Updated: May 1
Arrival in Germany
Easter in Bautzen
More Leipzig - April 12 & 13
Wernigerode, Quedlinburg - April 14 & 15
Quedlinburg – April 16
Germany to the U.K - April 17
Manchester to Ulverston – April 18
Ulverston - April 19
Ulverston to Lowick Bridge (8 miles) - April 20
Lowick Bridge to Coniston (10 miles) - April 21
Coniston – April 22
Coniston to Langdale (12.5 miles) – April 23
Langdale - April 24
Langdale to Borrowdale (8 miles) - April 25
Borrowdale to Keswick (8 miles) – April 26
Keswick - April 27
Keswick to London – April 28
London – April 29
London - April 30
LOPEZ ISLAND, ICELAND
We planned this trip more than 3 years ago in the Fall of 2019. Of course 2020 brought the world a novel virus and a parade of fear and grief. All sorts of human ambitions were shortened or stopped entirely, our little plans included. This is us hitting the restart button in our quest to see the world before we pop off. Plans include a brief stop in Reykjavik, Iceland, then an extended visit with our friends in Leipzig, Germany. By April 18 we should be in the UK prepping for a self-guided walk through the Lake District. On April 28 we plan to spend a few days in London. On May 2 we arrive in Rome. We get to explore Italy for 18 days before hopping up to Zurich. From there we launch back home on May 24.
It is April 5, launch day of a much delayed expedition to Europe. A jet aircraft carries us away from Seattle tomorrow afternoon. We’ll be in running-away-from-home status for 49 days, long enough for the neighbors back home to forget who we are. Perhaps that’s a good thing? It’s bucket list punching time again!
April 6. We spend the morning lazing in a Seattle Hotel room. Our Iceland Air flight is at 4 pm. We have 7 hours in the air to Iceland. This is time spent by downing a couple of cocktails and allowing my consciousness to defocus into an undefinable mush that I fill with music, videos, and perhaps a Lorazepam to send me to temporary oblivion.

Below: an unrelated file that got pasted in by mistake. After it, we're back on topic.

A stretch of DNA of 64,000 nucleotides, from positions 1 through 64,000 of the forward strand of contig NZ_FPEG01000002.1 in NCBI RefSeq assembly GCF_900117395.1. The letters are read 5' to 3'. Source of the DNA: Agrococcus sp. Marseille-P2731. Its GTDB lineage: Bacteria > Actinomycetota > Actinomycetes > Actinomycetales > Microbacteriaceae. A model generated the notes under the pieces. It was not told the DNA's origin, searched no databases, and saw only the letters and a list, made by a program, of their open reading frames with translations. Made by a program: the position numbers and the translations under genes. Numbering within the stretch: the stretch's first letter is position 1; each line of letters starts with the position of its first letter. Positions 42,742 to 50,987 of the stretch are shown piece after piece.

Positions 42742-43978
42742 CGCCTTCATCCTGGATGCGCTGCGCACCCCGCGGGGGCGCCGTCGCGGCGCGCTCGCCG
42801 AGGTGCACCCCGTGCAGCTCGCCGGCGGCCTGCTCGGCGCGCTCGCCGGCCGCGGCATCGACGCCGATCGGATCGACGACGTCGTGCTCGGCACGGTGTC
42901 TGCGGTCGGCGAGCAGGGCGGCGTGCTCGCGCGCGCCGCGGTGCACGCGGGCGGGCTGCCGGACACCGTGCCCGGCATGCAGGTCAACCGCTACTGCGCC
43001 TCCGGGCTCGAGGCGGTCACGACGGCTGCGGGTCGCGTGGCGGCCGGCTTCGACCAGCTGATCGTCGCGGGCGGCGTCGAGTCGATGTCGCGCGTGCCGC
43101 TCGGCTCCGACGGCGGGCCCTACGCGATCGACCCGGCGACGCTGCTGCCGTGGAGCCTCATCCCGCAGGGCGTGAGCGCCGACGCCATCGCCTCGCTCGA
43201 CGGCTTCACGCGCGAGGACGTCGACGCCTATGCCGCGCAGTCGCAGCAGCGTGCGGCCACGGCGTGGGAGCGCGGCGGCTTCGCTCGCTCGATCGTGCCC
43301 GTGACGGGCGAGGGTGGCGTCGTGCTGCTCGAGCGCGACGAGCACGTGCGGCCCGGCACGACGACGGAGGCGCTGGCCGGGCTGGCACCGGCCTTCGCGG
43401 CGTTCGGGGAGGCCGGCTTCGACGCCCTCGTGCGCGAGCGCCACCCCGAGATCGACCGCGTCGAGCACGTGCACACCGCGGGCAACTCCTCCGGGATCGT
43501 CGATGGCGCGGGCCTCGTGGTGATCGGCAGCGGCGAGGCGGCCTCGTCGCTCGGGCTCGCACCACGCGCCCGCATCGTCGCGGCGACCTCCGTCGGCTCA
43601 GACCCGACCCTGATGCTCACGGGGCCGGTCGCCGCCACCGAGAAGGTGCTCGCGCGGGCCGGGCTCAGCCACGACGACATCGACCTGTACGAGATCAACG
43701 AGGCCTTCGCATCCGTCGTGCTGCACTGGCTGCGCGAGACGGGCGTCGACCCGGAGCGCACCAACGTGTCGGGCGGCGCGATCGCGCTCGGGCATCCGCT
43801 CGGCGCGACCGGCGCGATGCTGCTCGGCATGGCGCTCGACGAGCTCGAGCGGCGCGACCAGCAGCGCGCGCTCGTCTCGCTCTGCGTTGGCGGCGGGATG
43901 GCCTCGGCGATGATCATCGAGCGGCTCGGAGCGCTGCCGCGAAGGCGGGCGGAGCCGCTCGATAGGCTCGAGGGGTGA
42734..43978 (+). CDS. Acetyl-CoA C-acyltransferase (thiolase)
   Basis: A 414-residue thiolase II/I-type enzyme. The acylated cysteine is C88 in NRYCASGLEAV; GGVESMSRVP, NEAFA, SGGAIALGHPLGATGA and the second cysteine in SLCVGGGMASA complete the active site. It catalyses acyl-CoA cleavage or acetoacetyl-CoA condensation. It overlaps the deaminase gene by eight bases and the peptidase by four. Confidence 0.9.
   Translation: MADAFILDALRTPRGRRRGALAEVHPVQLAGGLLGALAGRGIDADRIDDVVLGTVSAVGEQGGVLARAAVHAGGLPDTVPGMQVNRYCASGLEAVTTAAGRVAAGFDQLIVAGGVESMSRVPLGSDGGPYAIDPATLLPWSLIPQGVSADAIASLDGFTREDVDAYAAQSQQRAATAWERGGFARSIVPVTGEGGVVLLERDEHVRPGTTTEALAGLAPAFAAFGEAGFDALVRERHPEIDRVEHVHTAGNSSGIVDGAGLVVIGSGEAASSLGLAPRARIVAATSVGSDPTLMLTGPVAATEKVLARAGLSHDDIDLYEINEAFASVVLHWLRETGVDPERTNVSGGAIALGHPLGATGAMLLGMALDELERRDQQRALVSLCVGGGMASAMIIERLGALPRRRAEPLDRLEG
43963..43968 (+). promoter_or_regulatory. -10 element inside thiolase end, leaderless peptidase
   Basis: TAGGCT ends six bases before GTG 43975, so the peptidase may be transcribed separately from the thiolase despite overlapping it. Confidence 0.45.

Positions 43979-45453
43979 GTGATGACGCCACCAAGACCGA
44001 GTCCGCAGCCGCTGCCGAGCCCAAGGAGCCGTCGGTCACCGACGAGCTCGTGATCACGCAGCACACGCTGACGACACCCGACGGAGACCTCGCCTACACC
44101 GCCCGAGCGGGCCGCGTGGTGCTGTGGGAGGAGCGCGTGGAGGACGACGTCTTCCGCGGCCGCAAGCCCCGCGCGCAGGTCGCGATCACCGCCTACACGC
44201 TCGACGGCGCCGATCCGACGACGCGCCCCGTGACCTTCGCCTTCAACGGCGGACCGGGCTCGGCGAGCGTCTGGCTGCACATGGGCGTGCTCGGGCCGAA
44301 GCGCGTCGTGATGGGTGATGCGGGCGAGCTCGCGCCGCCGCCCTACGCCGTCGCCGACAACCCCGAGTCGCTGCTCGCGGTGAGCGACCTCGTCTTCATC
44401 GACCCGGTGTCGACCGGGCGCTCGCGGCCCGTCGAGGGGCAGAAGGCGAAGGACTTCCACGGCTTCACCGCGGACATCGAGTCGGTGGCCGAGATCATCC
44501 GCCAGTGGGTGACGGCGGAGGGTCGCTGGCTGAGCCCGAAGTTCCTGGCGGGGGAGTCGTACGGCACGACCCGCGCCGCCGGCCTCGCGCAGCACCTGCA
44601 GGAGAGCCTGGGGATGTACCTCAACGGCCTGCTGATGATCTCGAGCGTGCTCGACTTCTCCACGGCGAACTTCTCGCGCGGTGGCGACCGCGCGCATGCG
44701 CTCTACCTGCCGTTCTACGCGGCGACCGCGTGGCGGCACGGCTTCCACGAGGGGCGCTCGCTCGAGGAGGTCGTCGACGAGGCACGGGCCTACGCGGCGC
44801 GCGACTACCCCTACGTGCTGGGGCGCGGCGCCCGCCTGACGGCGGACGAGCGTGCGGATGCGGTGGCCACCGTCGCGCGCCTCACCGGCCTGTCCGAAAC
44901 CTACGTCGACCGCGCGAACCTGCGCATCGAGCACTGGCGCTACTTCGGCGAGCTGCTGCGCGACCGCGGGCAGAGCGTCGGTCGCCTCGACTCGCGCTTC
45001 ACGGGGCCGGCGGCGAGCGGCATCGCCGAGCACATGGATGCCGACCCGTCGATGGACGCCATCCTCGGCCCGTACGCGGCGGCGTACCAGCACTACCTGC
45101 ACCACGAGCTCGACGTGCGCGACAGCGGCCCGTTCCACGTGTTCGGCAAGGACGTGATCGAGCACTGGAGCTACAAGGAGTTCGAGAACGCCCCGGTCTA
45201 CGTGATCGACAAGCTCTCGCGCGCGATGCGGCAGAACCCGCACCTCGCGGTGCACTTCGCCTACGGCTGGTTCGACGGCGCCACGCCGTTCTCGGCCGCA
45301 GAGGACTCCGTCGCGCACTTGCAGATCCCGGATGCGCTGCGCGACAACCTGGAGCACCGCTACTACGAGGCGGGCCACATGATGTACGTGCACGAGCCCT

As we fly east we move in the same direction as Earth's rotation. We're moving toward the next sunrise at 777 kilometers per hour. 7 hours of this kind of travel produces a 7 hour time-of-day change when we land in Reykjavik. We leave Seattle at 4 pm Thursday and arrive 6 am Friday morning, Iceland time, but our biorhythm gives us the feeling that it's 11 pm. Our hotel room is not ready at 6 am. It won't be ready for perhaps 8 hours so we're going to be awake for a while. It's the equivalent of pulling an all-nighter except that we won't be typing a term paper on a worn out Corona portable with two fresh bottles of white-out, a gallon of coffee, and a bag of Fritos. Instead we'll be soaking it off at the Blue Lagoon. Our tiny fleck of flying metal touches down on Iceland's basalt shores about 6 am local time.
It's been 4 years since we last waded about the Blue Lagoon, or anywhere for that matter, all due to the pandemic fiasco. Since then, they have expanded the facilities. Their literature claims that one can now get a room here for 1,200 Euro per night. We shall regard this as a remote hypothesis in the same league as Bigfoot, The Loch Ness Monster, or Interstellar Tourists: it is entirely unlikely we shall meet anyone who has actually booked such a room. But we shall go forth with an open mind just in case.
That was the plan. This time reality conspires to deliver something other than an optimal experience. At the airport we go through all the passport checks and customs no sweat. Find the bus to town and get tix, $138 US R/T per person. Look for a snack before we go? $12 for a hot dog, $18 if you add a Coke. I thought I had an appetite a moment ago. Wonder where it went? I must have an 8 oz coffee ($6) which is provided by a self service bot. The line for this is 10+ minutes. At last with coffee in hand we stomp out to the parking area to find our bus to the Blue Lagoon. Instantly we are lashed by gale force wind, raining horizontally. Somehow we schlepp ourselves safely aboard the bus, damp and disheveled. Our vehicle lurches toward the Lagoon's bus park.